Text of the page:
I can point to countless notebooks some of which date back to some of my first programming experiments in my pre-teen years. One problem which I've never felt happy about are TILES.
Now I've always had a bit of a love affair with tiles but also an obsession with clean logic. Sadly tiles require some dirty link ups when working in an animated 2d or 3d world not built out of tiles but instead pixels or some floating point algebra.
Not to mention the issue of WALLS!!! Does tile A or B own the wall, or does it exist in wall space. Do you split the wall down the middle? In the case of wall space does the tile extend underneath it?
These all have quick and dirty answers but I don't like working like that. Sadly I've never been called on professionally to look at the tile problem. If I ever had I'm sure the sanity of deadlines and my team would have made the problem almost trivial filled with arbitrary choices.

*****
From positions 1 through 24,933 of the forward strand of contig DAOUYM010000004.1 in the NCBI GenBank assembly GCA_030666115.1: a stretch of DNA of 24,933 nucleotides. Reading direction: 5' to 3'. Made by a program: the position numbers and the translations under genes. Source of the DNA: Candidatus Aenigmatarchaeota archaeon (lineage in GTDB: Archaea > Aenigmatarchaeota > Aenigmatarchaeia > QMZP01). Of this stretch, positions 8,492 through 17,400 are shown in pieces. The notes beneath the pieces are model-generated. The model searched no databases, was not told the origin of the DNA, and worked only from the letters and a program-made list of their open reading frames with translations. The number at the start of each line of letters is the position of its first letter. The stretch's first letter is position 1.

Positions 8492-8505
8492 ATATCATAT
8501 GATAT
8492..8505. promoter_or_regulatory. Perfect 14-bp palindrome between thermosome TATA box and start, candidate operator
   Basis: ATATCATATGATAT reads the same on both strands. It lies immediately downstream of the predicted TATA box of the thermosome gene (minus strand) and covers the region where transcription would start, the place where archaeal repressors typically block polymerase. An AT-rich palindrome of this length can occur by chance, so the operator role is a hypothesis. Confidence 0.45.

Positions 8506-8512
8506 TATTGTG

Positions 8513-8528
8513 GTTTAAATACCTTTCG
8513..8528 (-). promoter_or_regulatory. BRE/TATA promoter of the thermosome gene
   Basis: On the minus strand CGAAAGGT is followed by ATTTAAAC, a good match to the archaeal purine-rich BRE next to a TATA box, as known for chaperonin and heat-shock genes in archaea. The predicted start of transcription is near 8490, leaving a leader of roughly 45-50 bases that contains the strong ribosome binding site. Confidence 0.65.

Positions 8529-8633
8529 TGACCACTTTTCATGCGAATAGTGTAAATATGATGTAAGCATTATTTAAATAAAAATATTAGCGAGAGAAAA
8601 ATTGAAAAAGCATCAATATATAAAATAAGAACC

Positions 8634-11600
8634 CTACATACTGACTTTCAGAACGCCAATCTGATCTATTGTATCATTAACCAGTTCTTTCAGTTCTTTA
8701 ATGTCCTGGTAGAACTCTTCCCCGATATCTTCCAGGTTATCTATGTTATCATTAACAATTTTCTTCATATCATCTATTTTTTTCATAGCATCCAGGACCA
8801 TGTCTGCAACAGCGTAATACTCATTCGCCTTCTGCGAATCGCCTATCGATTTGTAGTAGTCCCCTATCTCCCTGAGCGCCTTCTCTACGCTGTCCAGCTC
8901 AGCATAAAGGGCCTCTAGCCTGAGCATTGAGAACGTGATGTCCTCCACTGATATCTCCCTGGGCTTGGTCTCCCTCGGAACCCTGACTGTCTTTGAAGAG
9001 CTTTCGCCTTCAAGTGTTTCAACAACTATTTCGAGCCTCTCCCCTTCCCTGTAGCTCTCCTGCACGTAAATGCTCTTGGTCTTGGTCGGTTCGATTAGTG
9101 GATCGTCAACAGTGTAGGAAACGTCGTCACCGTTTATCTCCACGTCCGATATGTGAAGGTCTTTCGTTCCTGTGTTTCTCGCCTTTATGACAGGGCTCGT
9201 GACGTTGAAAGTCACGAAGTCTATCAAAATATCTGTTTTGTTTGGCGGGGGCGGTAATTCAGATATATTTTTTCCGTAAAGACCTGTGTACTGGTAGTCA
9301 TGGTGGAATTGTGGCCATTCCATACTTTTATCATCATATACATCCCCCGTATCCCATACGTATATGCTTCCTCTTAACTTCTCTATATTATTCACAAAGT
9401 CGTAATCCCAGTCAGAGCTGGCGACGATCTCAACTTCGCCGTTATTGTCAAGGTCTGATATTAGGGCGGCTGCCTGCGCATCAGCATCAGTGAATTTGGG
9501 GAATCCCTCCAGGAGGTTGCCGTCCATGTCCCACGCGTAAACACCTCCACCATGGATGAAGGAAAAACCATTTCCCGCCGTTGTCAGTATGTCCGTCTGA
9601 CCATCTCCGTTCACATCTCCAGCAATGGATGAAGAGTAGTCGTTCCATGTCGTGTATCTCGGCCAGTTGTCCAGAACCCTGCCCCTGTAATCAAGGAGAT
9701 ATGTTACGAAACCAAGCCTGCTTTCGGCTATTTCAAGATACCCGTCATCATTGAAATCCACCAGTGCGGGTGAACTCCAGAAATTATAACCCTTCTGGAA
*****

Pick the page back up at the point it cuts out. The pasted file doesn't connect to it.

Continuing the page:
So yeah the game I've been working on was stuck in limbo for a month while I fought with data formats, and variety of ways of representing the data. Not to mention a bunch of stupid graphic glitches.
Bless Sophie and her balance of manic development with apathy. After a coffee and my ranting about the tiles I realised how stupid it was and in one day rewrote it from scratch. In a horrible hacky memory inefficient way. Though my stubborn self and experience found the hacky method worked and then was easily smoothed out. I honestly couldn't tell you if it is the best solution but it is a solution!
For those curious I went with the concept of wall space which overlaps with tiles and belongs to no tile. So it has additionally memory overlap but no convoluted calculations involving bitmasks, or bit shifting.
So hopefully I can move on from here and just place objects in the world and then get some guys running around the room X-Com style.